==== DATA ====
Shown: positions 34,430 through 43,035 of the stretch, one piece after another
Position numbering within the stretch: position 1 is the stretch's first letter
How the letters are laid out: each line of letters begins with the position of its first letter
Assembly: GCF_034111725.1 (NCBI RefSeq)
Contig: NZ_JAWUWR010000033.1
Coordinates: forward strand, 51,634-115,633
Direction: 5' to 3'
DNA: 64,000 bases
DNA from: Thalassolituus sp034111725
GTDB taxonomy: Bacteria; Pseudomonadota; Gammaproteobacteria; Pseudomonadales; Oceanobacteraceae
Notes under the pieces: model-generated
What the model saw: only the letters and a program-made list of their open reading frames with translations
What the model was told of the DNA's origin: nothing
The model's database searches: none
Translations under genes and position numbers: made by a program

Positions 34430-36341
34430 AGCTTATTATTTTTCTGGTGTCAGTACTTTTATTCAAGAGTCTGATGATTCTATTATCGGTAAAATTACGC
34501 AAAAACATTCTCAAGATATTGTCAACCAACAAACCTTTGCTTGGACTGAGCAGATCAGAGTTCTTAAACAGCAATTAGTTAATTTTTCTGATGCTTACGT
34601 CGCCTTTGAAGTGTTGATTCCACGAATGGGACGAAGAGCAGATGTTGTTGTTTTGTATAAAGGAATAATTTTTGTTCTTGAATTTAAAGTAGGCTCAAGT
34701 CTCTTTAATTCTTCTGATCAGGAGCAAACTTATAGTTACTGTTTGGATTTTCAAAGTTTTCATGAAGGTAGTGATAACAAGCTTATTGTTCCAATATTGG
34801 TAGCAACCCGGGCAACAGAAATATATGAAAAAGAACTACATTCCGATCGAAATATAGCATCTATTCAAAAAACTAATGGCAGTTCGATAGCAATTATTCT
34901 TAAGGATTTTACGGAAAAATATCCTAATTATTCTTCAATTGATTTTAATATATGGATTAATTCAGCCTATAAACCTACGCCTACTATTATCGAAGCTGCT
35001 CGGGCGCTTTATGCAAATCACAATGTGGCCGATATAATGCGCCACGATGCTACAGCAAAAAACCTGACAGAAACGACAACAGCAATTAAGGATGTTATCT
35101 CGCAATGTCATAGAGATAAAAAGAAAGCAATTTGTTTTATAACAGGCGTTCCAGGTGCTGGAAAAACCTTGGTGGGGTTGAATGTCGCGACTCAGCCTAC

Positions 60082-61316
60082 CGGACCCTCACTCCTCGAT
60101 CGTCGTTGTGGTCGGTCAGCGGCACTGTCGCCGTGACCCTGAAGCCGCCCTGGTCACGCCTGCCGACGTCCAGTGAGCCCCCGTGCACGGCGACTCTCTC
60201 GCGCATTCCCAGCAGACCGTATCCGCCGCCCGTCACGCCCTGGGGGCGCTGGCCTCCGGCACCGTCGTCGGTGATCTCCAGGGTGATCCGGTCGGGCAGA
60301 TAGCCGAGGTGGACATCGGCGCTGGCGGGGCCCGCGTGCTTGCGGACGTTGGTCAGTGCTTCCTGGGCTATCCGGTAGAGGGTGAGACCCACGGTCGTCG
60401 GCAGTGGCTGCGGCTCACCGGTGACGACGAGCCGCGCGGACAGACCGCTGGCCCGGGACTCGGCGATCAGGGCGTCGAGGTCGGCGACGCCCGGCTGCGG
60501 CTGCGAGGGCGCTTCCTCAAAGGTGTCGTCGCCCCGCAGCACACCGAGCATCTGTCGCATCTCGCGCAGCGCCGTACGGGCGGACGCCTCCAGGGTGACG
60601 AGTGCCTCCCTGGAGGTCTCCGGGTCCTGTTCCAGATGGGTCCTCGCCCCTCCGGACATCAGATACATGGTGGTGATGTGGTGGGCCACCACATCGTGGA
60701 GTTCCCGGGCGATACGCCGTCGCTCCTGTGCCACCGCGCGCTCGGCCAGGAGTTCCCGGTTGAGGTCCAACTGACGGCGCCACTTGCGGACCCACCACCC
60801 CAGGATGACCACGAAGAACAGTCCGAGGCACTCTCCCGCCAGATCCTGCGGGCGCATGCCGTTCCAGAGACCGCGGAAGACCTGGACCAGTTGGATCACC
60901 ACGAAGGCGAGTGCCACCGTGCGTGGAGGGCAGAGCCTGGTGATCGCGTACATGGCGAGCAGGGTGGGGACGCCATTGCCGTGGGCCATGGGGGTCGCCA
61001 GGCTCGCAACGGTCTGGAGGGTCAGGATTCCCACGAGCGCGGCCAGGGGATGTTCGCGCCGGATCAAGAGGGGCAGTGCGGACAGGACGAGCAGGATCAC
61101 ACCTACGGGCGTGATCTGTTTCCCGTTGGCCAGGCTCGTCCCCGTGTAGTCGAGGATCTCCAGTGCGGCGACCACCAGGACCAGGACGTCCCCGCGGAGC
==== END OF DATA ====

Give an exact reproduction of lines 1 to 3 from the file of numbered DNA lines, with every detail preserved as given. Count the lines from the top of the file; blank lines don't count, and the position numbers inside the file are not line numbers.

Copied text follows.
Shown: positions 34,430 through 43,035 of the stretch, one piece after another
Position numbering within the stretch: position 1 is the stretch's first letter
How the letters are laid out: each line of letters begins with the position of its first letter